With a vote of 234 to 56, South Korea’s National Assembly impeached President Park Geun Hye on Dec. 9 for her role in an influence-peddling scandal that has shaken the nation. Now the country’s Constitutional Court will have up to 180 days to review the motion and either confirm or dismiss it. If the court upholds the decision, or if Park steps down during the impeachment process, South Korean law dictates that new elections must be held within 60 days.
The impeachment vote will do little to quell political instability in the country. Though more than 50 members of the ruling Saenuri Party opted to impeach Park in the anonymous vote, deep divides remain between it and the Democratic Party, South Korea’s main opposition force. The Democratic Party is also embroiled in a dispute with its smaller counterpart in the opposition, the People’s Party. One of the first decisions the National Assembly will have to make moving forward is whether Prime Minister Hwang Kyo Ahn will continue to serve in Park’s place as the impeachment hearings proceed. The opposition has called for the installation of an alternative candidate instead, which could trigger lengthy debates in the National Assembly in the weeks ahead.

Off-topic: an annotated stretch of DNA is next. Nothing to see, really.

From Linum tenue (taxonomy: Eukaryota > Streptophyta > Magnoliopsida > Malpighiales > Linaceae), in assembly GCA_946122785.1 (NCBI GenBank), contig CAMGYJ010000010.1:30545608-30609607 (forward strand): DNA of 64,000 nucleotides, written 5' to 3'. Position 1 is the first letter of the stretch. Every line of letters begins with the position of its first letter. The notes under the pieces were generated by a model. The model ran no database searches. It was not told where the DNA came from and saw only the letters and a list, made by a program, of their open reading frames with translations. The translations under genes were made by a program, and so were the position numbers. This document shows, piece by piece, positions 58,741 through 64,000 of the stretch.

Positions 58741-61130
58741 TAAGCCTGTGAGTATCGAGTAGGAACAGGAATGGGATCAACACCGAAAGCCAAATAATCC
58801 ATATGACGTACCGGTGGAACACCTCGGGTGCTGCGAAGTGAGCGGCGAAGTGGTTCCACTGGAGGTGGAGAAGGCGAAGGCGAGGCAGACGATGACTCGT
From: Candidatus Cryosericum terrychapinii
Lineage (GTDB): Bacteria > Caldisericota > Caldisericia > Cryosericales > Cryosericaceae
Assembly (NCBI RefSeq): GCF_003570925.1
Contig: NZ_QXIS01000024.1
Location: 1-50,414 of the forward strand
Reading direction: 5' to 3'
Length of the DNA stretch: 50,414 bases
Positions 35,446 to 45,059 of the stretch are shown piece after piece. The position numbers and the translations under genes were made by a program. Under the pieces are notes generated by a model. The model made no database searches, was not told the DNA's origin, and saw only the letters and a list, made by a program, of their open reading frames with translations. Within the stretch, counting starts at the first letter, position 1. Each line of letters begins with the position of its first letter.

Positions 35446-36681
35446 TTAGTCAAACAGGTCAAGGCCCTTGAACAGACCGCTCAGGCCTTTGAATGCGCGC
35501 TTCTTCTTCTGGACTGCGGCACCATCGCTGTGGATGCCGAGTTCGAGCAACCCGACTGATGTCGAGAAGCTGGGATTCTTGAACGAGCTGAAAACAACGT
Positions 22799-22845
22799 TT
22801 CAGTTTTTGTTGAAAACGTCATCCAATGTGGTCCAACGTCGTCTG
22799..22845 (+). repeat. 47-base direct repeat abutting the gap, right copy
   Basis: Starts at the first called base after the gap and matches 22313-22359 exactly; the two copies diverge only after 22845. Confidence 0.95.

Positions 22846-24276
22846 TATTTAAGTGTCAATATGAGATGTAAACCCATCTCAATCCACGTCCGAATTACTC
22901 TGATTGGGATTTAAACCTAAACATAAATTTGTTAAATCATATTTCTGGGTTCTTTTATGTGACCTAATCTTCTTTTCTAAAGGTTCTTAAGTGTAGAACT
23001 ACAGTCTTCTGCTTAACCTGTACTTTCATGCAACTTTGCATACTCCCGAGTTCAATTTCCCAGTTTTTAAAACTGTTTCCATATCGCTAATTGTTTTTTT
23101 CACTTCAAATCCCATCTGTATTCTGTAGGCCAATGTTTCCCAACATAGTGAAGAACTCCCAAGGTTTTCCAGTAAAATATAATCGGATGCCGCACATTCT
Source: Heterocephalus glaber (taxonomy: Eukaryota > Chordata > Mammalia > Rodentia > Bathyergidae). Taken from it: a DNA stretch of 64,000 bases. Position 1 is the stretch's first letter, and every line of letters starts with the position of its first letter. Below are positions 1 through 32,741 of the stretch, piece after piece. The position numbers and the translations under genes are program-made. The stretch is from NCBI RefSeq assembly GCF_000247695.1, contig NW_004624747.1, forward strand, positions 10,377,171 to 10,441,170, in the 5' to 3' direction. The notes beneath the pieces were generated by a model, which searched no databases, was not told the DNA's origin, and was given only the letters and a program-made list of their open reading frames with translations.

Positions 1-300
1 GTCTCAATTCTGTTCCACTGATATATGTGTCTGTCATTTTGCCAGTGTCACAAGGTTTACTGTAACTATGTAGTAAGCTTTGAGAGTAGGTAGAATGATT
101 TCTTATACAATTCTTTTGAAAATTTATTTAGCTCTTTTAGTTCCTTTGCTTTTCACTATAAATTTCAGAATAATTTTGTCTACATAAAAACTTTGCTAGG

Even if the issues surrounding the interim president are resolved quickly, the impeachment comes at an inopportune time for South Korea. The country is struggling to cope with scandals and business failures among its chaebols, or conglomerates, as well as a protracted economic slump, an impending transition in U.S. politics and the ever-evolving security environment of the Asia-Pacific region. Fixing South Korea’s economic crisis will be Seoul’s top priority, but doing so would require bringing the country’s fractured legislature together. This will be no easy task, especially since no party currently holds a majority in the National Assembly, meaning any decision would require a joint effort. Moreover, policies would have to be passed as the Saenuri Party seeks new leadership — and as its rivals look ahead to potential early elections. As the minor opposition party, the People’s Party could serve as a spoiler in any attempt by the Democratic Party to work more closely with the Saenuri Party.
Meanwhile, the underlying fractures among South Korean voters will remain. Citizens have long been split along regional lines: Those from South Korea’s southwestern provinces and Seoul often back liberal parties, while the rest of the country’s electorate typically supports conservative leaders. However, the liberal parties are routinely divided between centrist (currently the Democratic Party) and extremist (currently the People’s Party) factions. In the lead-up to the recent impeachment vote, the differences in opinion among these three groups were laid bare. And though the conservative Saenuri Party is not fully united, it is likely more cohesive than the opposition coalition.
All of this points to several more months of political strife for South Korea. This will create a difficult environment for making policy decisions, colored by the ambitions of the country’s competing parties as they try to stabilize the economy and position themselves for the next election.
© STRATFOR GLOBAL INTELLIGENCE